When it comes to selecting undersized prospects in the mid-to-late rounds, the Montreal Canadiens have had some serious success in the past. Considering that, they may well have their eye on Dillon Dube for their later second-round pick, or perhaps as a sleeper in the third round.
Dube is coming off a season where he showed considerable improvement in the WHL, scoring at just over a point-per-game pace in just his second season. He's definitely a project player, but he has some intriguing assets that make him worth a look once the draft gets out of the first round.
Birthplace: Golden, British Columbia
Height: 5'10" Weight: 183lbs
His first season with the Kelowna Rockets was lacklustre, putting up just 27 points through 45 games played. The following year, he more than doubled that total with 66 points through 65 games, earning himself some consideration for this year's NHL draft.
Of his 26 goals, 20 were scored at even strength. Of his 40 assists, 27 were primary. So he wasn't a passenger, and he did his heavy lifting at five-on-five. This wasn't an anomaly, he showed legitimate improvement in pretty much every possible way. This is what put him on the scouting radar, and it should be interesting to see what he does in the WHL next year.
Like many smaller players, he creates offence thanks to his skating. He has great acceleration, and he is very shifty once he gets to top speed. Very dangerous off the rush thanks to that skating, as well as solid vision and passing.
Size is the biggest thing working against him, and while I'd usually downplay such concerns, with him they are legitimate. He doesn't drive the net very much, and can get pushed around a little too easily in his own zone. If he wants to be an NHL player, he definitely needs to try and get stronger.
As an example, he should look no further than another former undersized scorer from the WHL; Brendan Gallagher. There is no question that Dube can create offence, but he'll need to be able to bring a similar style of game to succeed in the NHL.
Dube is a player that possesses special offensive talent. Very good speed and acceleration. Nifty and elusive on his edges. Good hands, and very good vision with the puck in the offensive zone, gives and receives passes well. Is most dangerous off the rush. Has the ability to change a game. D/zone play needs work, lacks structure. Struggles with consistency, not willing to drive the net or get engaged in puck battles. Gets himself into trouble when he tries to play bigger than what he is capable of. Has some real upside but he seems high risk.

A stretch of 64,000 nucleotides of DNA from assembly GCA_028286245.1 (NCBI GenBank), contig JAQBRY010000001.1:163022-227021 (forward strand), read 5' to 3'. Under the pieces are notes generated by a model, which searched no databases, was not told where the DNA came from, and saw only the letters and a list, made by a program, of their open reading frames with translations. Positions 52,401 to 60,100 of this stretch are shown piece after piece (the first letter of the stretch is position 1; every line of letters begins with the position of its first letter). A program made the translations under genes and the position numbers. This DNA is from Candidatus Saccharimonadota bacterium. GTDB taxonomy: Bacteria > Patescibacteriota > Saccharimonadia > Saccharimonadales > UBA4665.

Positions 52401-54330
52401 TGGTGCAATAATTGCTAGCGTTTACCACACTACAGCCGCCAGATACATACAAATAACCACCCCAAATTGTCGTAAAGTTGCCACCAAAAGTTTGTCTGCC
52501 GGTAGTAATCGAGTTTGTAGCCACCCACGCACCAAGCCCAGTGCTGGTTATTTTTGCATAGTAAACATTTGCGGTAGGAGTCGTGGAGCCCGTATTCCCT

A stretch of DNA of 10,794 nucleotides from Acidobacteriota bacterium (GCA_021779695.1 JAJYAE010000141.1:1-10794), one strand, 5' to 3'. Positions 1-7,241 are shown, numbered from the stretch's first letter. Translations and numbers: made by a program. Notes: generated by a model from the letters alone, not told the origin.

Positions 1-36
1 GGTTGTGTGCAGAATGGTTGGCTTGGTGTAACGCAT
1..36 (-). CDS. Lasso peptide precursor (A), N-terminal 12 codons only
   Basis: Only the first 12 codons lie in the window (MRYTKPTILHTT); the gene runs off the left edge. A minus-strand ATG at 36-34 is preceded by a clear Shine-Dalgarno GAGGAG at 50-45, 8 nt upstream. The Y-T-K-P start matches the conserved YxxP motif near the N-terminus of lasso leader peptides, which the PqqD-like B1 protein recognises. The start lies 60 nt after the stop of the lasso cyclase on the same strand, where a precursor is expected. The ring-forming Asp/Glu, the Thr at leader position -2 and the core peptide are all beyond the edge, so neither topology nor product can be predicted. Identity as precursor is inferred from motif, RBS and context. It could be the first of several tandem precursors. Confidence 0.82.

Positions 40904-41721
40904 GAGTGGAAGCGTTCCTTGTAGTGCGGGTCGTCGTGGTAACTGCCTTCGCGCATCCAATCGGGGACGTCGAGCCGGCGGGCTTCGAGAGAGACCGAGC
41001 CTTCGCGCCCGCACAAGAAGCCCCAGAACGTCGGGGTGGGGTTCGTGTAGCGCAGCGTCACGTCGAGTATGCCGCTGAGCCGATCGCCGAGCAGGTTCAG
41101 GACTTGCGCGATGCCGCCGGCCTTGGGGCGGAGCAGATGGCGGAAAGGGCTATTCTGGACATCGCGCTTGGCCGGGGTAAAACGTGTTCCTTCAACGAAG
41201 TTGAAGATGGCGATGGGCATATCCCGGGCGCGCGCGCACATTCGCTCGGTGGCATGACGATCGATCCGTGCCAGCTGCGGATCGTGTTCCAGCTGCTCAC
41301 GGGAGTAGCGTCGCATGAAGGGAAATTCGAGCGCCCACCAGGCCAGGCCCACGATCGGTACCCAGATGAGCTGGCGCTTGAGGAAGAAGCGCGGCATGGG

Dube is a noticeable energizer bunny from start to finish. He has a smaller frame, but he is fairly filled out and sturdy along the walls. The best part of his game is his consistent speed and relentless forward-thinking attitude. He is very explosive and creates a lot of speed in the blink of an eye. He can blow past defensemen off the rush and does not hesitate to take the puck to the net. He makes WHL defenders look like pylons at times with his energetic bursts. Dube is effective using his feet to push through small holes in the defense, taking himself to prime scoring areas.
He has a nice release and accuracy on his wrist shot, looking to pick corners from inside the circle. He displays his vision stopping up at the half-wall before hitting the tape of his teammates through traffic as they go to the net. Dube has the puck skill to beat a defender in a one-on-one situation with a subtle, but lightning-quick, deke. His fast stick also serves him well in the defensive zone and board play, where he is constantly getting in battles for the puck. He is a little small yet, but likes to play a brash, physical game. He shows great work ethic as he recognizes a need defensively and drives back hard into the defensive zone to help defend any odd-man rushes. We like his drive, speed, smarts and skill as he packs a good two-way punch for a smaller forward.
Future Considerations: 46th
NHL Central Scouting: 41st (North American skaters)
He could be an interesting option for a team possessing a later second-round pick, but to take him any earlier would be a big gamble. If he slides into the third round, which seems very plausible, that's where you'd be getting the best value thanks to his solid offensive upside.
For the Canadiens, I wouldn't use either of those second-round picks they hold on him. Maybe the 45th overall, but even at that position I think there will be preferable options. If he manages to slide to 69th overall, then I think the Habs should give him a serious look.
There is definite offensive upside here, and if he keeps on the upward trend of point production in the WHL, he could easily be looked at as a steal down the road. There is no reason to say that he cannot have future success in the NHL, but the simple fact is that he should be a later second round pick.
He definitely has potential. As Canadiens fans are well aware, undersized WHL scorers can develop into excellent NHL players.